Challenges that Shaped the Center’s Character

It’s Throwback Thursday (#tbt). Here's an article by Center Co-founder Marty Strange for a special 25th Anniversary Edition of the Center for Rural Affairs Newsletter.

What happens when you speak truth to power, which has been the Center’s habit over the years? You get whooped a lot. And you learn a lot. In 23 years with the Center, and since, I’ve had plenty of occasion to reflect on the challenges that have shaped the Center’s character. Here are a few thoughts about the lessons we’ve learned from facing those challenges. 

The battle is not for the hearts and minds of politicians, but for the hearts and minds of people. Sure, policy change usually has to be voted on by elected officials, but most of them are followers, not leaders, and the law can’t do what the people don’t want done anyway. Truly important change happens only when the people have made up their minds. In its formative years, the Center was under pressure to “make a difference,” to produce political victories quickly. But it was our strategy to challenge rural people, to build slowly on rural values, rather than make fast friends with politicians, and it gave the Center a patient character.

It is as important to understand opposing views as it is your own. There are at least 3 reasons. First, if you don’t understand the opposing view, you can’t defend your own ideas against your critics. Second, it’s often important to take a stand, even when you have lingering doubts. Otherwise, you may never have the resolve to do so. Just keep an open mind, and welcome your own doubts. They will make you strong, finally. Most people don’t believe that, and so, the third point is this: You should understand the opposing view well enough to know what its partisans themselves don’t really believe about it. Find the cracks in their armor, and relentlessly raise doubts in their ranks. Nothing is more demoralizing than unwelcome doubt. Over the years, this philosophy has moved the Center to do meticulous research, to listen and talk to those with whom it disagrees most, and this has given it a high reputation for intellectual honesty and courage.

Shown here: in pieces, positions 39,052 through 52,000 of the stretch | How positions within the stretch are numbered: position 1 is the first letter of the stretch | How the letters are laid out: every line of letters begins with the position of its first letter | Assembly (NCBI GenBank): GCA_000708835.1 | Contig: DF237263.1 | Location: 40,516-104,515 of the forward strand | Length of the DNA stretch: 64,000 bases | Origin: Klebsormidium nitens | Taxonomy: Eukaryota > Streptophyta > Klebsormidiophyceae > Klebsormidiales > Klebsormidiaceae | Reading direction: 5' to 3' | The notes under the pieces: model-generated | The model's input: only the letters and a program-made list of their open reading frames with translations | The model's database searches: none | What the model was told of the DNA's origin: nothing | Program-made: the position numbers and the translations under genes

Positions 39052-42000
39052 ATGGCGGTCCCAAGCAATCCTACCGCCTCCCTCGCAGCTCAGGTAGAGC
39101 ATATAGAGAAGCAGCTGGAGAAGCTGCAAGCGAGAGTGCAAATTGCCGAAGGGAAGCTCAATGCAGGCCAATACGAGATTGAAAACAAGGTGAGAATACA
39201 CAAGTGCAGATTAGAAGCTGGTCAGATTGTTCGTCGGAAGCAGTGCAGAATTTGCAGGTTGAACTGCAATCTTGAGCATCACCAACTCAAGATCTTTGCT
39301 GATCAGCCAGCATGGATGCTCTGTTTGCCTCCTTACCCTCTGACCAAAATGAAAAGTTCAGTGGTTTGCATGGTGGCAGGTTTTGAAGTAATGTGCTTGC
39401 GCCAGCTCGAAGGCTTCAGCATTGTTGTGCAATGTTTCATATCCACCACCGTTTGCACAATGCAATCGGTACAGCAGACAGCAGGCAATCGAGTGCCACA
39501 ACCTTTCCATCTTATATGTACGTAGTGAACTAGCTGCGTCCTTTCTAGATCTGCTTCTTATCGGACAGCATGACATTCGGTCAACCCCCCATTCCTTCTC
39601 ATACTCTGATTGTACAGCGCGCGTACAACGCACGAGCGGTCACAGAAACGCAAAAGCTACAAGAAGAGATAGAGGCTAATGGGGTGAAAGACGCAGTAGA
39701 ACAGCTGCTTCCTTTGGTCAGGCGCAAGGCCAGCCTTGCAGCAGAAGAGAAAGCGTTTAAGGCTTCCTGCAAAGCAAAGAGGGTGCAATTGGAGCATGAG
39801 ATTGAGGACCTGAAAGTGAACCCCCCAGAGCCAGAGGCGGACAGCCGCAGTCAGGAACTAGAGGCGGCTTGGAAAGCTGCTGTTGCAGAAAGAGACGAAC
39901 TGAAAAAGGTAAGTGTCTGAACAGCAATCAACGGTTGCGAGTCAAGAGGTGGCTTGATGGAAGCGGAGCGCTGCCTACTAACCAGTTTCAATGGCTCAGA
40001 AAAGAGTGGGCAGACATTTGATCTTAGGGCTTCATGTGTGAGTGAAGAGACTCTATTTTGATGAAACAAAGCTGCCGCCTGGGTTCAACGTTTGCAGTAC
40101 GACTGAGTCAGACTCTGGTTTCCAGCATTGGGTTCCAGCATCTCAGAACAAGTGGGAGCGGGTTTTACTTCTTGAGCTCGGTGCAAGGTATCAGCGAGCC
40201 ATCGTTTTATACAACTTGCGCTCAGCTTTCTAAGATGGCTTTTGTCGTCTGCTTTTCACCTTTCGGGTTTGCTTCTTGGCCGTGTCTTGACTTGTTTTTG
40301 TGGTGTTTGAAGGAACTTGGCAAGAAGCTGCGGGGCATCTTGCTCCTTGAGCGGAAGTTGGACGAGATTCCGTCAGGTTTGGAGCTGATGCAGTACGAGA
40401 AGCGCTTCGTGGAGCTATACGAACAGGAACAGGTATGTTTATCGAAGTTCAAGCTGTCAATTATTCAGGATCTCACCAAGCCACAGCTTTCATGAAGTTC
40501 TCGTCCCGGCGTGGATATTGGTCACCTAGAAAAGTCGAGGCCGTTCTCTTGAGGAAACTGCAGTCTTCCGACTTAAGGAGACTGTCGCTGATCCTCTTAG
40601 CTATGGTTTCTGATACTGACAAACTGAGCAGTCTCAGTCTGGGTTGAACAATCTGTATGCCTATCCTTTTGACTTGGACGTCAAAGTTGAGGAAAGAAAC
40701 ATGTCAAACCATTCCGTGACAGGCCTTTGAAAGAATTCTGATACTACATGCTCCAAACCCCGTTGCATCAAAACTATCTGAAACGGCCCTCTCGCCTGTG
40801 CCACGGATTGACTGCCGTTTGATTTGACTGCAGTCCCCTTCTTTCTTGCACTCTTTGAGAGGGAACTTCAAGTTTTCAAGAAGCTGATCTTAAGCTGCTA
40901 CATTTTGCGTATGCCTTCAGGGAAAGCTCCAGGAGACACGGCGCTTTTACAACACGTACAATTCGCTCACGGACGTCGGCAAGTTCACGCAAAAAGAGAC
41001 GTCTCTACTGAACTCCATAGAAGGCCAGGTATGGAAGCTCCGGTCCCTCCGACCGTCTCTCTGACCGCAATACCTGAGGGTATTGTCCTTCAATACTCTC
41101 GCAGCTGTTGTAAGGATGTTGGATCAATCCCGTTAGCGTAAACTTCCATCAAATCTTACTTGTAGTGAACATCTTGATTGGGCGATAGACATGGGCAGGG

If you are keeping score, you are losing. The Center’s character has always manifested a special kind of resilience against defeat, intimidation, and disappointment. This work is often sacrificial, and the people who do it, as staff or volunteers, are often ridiculed, betrayed, and dismissed. And they are almost never adequately compensated. Those who “keep score,” who worry too much about tangible evidence of success, especially popularity, are exhausted by the kind of big issues the Center tries to address. They carry the weight of the world on their shoulders, sober and dour, and they cannot endure it for long. Instead, have fun, keep focused on  the big picture, don’t expect to see the results of your work (and relish them when you do), and most of all, seek solace in Gandhi’s teaching that there can only be real pleasure where there is real conscience. 

Self-interest is a valuable but insufficient foundation for the common good. When we build public policy only on vested interests, no matter how noble the people who hold those interests are, we lose the meaning of the word “public.” There must always be a larger common good for which we jointly make sacrifice and mutual commitments. There have been many times when the Center was challenged to support this or that policy only because it was expedient at the time, and popular among farmers or other rural people. Many times we resisted  the temptation to pander to such self-interest when it conflicted with the common good as we understood it. Doing so built a character of integrity.